Makkah & Madinah

The Jabal Omar Project will introduce over 12,000 hotel rooms across 15 international hotels.

The Jabal Omar Project will introduce over 12,000 hotel rooms across 15 international hotels.

Towards Vision 2030

Several initiatives have been kicked off to boost the economies of the holy cities of Makkah and Madinah – cornerstones of Saudi Arabia’s Vision 2030 and hosts to millions of pilgrims from around the world throughout the year, says ABDULAZIZ KHATTAK.

July 2019

The development of the two holy cities of Makkah and Madinah features prominently in Saudi Arabia’s 2030 Vision plan, and remains a focus for the government because of the importance they hold for the country, religiously, culturally, and economically.

The cities host millions of pilgrims yearlong for both Umrah and Hajj, with over 2 million coming for the latter once-in-a-year event alone, and several millions for Umrah throughout the year, generating billions of dollars in revenues for the kingdom, and a spillover effect throughout the Middle East, for aviation services in particular.

But these numbers also present a massive logistical challenge for Saudi Arabia, which has been making significant investment in infrastructure.

Under the kingdom’s Vision 2030, Makkah is undergoing major transformation, with several government initiatives paving the way for the city to increase its capacity to 30 million pilgrims annually by 2030, says a report by leading real estate firm JLL Mena.

Last month, the Royal Commission for Makkah City and Holy Sites (RCMC) approved a strategic development plan for Makkah and the holy sites, while also endorsing the establishment of the Holy Sites Company for Development at a meeting chaired by Crown Prince Mohammed bin Salman.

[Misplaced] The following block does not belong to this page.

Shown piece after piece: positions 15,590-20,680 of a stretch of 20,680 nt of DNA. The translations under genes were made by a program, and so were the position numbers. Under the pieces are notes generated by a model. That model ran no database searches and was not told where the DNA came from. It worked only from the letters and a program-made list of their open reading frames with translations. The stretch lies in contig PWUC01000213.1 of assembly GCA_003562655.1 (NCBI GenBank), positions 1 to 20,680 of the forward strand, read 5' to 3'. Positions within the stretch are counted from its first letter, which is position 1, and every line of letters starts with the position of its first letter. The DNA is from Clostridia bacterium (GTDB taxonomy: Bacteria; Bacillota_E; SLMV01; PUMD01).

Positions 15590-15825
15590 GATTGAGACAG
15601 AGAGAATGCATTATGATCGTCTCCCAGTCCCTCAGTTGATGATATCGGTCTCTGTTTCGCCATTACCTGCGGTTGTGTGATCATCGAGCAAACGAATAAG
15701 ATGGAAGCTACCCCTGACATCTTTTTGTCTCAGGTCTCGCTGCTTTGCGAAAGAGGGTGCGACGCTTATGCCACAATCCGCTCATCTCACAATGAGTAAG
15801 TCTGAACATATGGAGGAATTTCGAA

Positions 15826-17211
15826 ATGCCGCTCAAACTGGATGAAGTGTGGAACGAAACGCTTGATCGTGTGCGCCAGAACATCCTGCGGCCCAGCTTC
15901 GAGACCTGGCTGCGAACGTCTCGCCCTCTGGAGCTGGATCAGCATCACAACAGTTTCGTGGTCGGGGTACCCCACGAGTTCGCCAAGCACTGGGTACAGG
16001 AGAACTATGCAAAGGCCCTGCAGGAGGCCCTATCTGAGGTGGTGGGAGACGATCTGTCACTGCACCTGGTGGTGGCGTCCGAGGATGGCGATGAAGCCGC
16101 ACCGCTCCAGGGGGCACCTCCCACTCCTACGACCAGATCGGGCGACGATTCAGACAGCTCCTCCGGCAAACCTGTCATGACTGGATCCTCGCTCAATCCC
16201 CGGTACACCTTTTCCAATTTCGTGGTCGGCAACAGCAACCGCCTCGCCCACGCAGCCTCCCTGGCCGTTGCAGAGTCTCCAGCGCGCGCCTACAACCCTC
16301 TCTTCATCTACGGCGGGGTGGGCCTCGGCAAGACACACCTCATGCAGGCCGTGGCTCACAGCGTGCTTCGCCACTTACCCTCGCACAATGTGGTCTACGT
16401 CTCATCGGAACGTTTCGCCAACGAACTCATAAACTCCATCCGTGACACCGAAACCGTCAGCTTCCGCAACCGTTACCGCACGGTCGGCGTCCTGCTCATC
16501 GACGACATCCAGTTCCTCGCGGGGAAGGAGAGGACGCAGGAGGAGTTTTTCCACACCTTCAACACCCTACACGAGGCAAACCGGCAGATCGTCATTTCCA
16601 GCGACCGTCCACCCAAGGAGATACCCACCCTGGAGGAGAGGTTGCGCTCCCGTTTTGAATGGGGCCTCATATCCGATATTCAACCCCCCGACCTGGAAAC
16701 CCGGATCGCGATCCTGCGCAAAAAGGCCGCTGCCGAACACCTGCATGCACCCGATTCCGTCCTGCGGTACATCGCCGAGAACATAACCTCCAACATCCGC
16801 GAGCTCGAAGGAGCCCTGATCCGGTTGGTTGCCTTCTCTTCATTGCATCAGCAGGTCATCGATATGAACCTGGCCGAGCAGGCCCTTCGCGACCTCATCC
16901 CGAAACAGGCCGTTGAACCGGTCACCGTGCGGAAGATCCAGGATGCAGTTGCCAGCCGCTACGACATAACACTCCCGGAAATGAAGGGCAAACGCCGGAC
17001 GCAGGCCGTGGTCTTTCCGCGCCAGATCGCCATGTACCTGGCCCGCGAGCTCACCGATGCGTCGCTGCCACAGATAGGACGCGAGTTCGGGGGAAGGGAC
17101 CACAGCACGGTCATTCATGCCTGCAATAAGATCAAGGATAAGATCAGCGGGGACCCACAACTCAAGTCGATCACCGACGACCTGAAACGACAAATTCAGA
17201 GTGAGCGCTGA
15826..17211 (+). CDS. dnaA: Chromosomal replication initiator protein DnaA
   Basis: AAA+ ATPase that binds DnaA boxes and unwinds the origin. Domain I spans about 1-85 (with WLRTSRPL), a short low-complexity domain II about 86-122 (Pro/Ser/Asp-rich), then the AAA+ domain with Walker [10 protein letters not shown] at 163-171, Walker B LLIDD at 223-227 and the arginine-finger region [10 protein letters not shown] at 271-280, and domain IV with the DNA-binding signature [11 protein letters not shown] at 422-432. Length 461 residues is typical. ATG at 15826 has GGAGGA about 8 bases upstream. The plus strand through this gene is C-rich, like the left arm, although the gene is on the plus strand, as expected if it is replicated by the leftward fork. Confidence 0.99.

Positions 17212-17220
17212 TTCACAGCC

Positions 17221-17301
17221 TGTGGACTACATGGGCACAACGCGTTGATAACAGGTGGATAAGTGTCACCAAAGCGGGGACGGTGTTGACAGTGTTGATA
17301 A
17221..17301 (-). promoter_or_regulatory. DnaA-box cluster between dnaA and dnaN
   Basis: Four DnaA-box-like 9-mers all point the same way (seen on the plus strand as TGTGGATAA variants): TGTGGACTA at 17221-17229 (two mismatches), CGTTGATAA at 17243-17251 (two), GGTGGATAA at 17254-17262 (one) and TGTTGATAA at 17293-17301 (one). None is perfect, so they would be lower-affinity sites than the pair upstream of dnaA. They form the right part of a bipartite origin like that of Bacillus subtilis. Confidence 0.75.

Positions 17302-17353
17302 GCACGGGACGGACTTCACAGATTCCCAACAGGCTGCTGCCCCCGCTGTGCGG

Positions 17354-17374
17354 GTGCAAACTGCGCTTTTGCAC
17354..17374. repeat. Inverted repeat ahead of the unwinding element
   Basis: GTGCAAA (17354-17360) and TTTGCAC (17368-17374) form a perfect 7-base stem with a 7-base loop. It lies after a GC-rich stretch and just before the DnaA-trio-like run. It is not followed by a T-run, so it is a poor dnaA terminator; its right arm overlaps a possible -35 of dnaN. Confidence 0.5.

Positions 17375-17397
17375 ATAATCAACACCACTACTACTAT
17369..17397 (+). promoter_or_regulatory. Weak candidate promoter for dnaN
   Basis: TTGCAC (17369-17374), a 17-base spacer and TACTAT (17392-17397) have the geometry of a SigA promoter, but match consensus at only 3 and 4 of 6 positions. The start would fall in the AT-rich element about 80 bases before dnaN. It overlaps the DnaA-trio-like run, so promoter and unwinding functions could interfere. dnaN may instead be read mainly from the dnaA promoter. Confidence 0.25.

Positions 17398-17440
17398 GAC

Makkah was also in the limelight at the second Makkah Region Economic Forum (MREF) held in March under the title “The Road to an Urban Future: Invest in Makkah.” It focused on four main topics: Urban development, public services and infrastructure, transport and logistics, and innovation in Hajj and Umrah, in addition to shedding light on new investment opportunities in the Makkah region.

Last year’s edition offered investment opportunities worth more than SR1 billion ($266 million), paving the way for major projects in the region. These included a sacrificial meat waste management factory (SR88 million); support services for people with special needs (SR24 million); Qarn Al-Manazel development project (SR50 million); a food factory (SR90 million); a local product factory (SR175 million); Makkah Gate development project; Downtown Terminal Project (SR85 million); and Makkah and Madinah historical sites development project (SR425 million).

The Grand Mosque of Makkah is in the midst of an expansion, increasing its capacity to 2.5 million with the city also constructing the first new Islamic Faith Museum of Makkah just 7 km away.

The government has been spearheading the development of infrastructure in these holy cities to support the growing numbers of pilgrims. For instance, the Makkah region in Q1 2019 received a sizeable share of contract awards across the kingdom, getting SR8.2 billion (17 per cent) of the total SR48.9 billion. Also, of the 88 road contracts worth SR5.1 billion signed by the Ministry of Transport in February, 15 contracts worth SR984 million were for projects in Makkah.

 

Hotels & Residences

Both public and fully private entities are involved in development projects across Makkah and Madinah to provide accommodation facilities for visitors to these cities. For instance, the Al Balad Al Ameen Development and Urban Regeneration Company (ABAM), has been involved in improving housing conditions in five informal, unplanned districts in Makkah.